Vanderdoes out to 'prove people wrong,' show Raiders his very best

Vanderdoes out to 'prove people wrong,' show Raiders his very best

ALAMEDA – Eddie Vanderdoes knows his UCLA game tape is inconsistent. The powerful defensive tackle admits he wasn’t always at his best, especially after tearing his ACL in 2015. Before that, he was difficult to stop. Afterward, he wasn’t the same player. He doesn’t blame the knee.

He struggled with ankle injuries and weight issues in 2016, a lackluster campaign by his own standard. Since that season ended, Vanderdoes has returned to 100 percent. His ankles are fine. His knee is great. And he lost 40 pounds heading into the NFL scouting combine, preparing for a return to his old self.

The Raiders see great potential in the former Bruin and made him their third-round pick on Friday evening. The Auburn native was excited by the prospect, and believes the Raiders will get his absolute best. His voice was passionate, his determination clear even on a conference call with local press.

“I am going to be the player I was earlier in my career,” Vanderdoes said. “I had a bad season. That wasn’t me. That’s not the person that I am. That’s not the character that I hold. I’m definitely going to bring that to the Raiders’ defensive line. I’m going to bring that energy and I’m really happy to be an Oakland Raider.”

The Raiders will be thrilled if that’s true. They liked what he showed at the Senior Bowl and the NFL scouting combine, where he showed traits that should translate to NFL production.

“I am definitely back 100 percent, very confident with the combine, the Senior Bowl,” Vanderdoes said. “I got my explosiveness back. I got my speed back, my athleticism back. I am definitely at the top of shape right now, so I’m ready to get back to work and show them the player that they saw on the film and the player that they wanted to draft and I’m also looking to turn even more heads and do things that some people might expect that I couldn’t do.”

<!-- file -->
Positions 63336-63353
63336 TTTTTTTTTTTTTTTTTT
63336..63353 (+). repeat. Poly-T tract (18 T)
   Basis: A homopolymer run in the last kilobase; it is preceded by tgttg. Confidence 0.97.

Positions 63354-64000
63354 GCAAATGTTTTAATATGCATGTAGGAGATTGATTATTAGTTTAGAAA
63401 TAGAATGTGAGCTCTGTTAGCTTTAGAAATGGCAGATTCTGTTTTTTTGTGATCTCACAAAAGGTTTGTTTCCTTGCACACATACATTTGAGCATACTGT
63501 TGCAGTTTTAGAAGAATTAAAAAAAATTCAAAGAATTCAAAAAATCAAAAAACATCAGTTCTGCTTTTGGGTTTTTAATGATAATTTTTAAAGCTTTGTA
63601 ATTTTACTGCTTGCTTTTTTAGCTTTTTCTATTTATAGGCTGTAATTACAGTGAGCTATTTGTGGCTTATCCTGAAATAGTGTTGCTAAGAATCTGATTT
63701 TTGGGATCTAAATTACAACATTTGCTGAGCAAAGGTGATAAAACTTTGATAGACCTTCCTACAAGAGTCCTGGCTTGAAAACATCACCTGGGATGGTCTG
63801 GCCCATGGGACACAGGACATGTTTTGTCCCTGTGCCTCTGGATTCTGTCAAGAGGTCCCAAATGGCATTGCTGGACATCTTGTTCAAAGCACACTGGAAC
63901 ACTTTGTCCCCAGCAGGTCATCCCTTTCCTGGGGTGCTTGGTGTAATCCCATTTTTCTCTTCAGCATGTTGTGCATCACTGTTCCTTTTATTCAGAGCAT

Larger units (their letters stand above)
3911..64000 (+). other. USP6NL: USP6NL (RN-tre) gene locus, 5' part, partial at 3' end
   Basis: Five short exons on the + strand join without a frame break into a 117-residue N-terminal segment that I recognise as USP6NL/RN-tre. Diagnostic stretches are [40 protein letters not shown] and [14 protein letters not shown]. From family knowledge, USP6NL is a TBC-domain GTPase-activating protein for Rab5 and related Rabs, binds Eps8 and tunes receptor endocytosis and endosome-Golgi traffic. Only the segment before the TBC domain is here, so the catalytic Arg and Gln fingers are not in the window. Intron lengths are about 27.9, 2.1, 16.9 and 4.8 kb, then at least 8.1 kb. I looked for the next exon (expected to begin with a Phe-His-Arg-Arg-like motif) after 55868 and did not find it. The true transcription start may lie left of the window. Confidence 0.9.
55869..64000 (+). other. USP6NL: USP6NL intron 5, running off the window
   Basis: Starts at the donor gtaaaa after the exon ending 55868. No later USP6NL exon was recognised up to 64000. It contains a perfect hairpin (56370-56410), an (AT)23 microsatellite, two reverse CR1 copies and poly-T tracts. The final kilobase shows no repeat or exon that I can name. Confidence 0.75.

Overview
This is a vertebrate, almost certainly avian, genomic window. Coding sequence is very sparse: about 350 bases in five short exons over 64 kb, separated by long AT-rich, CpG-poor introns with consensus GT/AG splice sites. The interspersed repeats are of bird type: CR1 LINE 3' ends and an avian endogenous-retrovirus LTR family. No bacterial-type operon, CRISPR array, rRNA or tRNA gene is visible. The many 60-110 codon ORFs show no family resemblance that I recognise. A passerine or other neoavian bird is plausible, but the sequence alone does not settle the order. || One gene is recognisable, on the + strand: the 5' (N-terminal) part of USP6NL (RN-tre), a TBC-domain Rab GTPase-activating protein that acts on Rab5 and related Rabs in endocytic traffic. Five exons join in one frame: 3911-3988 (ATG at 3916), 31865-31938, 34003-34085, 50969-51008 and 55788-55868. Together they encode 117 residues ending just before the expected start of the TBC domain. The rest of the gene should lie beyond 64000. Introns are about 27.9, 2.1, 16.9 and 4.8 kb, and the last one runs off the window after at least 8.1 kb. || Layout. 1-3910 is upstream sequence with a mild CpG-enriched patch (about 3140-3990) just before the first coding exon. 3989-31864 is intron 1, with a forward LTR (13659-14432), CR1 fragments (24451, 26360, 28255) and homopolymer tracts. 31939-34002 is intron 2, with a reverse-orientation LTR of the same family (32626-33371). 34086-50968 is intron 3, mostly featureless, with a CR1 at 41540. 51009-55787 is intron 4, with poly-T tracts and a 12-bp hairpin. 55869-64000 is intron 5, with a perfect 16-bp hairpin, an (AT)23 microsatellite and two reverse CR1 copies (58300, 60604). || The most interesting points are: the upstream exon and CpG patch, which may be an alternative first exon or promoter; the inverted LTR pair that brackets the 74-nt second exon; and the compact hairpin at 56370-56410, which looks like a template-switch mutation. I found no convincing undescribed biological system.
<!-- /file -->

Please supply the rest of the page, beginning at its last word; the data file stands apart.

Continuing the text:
That includes rushing the passer, being a consistent three-down tackle in the Raiders scheme. He might be a rotational player first, filling the void created when Stacy McGee left in free agency.

“He’s a good, active defensive lineman that we think his best football is in front of him,” Raiders head coach Jack Del Rio said. “He had an ACL (injury) a couple of years ago. His weight has been up and down. We expect him to come in here and be a real professional and work hard with (head strength and conditioning coach) Joe Gomes and the strength staff and get himself ready to roll. He needs to come in here and add depth to our defensive line and give us a little interior push.”

Vanderdoes believes he can do more than that if he does things right. If his weight stays down, strength stays up and he learns the system well, he wants to compete for a significant role as a rookie.

“I’m coming in expecting to contribute and play right away,” Vanderdoes said. “That’s the mindset that I’ve always had. I’ve came with that mindset that I need to be the guy to step in and do what I do and dominate. I definitely think people slept on me a little bit this past offseason.

“I love the fact that (the NFL) slept on me, I think that’s what motivated me every morning waking up, knowing that I get to prove people wrong. I think I’ve done a good job so far of that, and I’m going to keep doing as well being an Oakland Raider because I know I’m at the bottom again. I have to work my way back up.”